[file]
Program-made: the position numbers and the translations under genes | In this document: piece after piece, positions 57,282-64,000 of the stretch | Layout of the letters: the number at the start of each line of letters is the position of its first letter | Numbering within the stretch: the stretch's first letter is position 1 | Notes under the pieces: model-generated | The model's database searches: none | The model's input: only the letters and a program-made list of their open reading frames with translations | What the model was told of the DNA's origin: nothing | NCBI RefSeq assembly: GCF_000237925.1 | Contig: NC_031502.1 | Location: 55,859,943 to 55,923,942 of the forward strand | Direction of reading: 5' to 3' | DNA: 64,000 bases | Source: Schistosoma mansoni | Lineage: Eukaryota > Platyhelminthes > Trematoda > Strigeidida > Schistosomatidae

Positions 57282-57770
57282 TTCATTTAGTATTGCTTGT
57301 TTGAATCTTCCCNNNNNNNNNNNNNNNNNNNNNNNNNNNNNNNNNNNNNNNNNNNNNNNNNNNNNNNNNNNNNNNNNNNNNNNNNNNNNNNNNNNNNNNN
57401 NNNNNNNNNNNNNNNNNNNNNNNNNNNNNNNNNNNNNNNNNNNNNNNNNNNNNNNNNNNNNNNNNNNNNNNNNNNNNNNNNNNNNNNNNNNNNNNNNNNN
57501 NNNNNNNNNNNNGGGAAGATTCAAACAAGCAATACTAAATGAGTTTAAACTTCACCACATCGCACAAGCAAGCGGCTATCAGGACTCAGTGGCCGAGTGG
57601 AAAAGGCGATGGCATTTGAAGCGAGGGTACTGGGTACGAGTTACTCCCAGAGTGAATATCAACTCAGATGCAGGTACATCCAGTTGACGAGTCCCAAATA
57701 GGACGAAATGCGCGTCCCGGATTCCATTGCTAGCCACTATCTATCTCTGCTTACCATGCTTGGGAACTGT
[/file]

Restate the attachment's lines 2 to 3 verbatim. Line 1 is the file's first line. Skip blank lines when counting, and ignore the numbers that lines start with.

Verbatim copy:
Positions 57282-57770
57282 TTCATTTAGTATTGCTTGT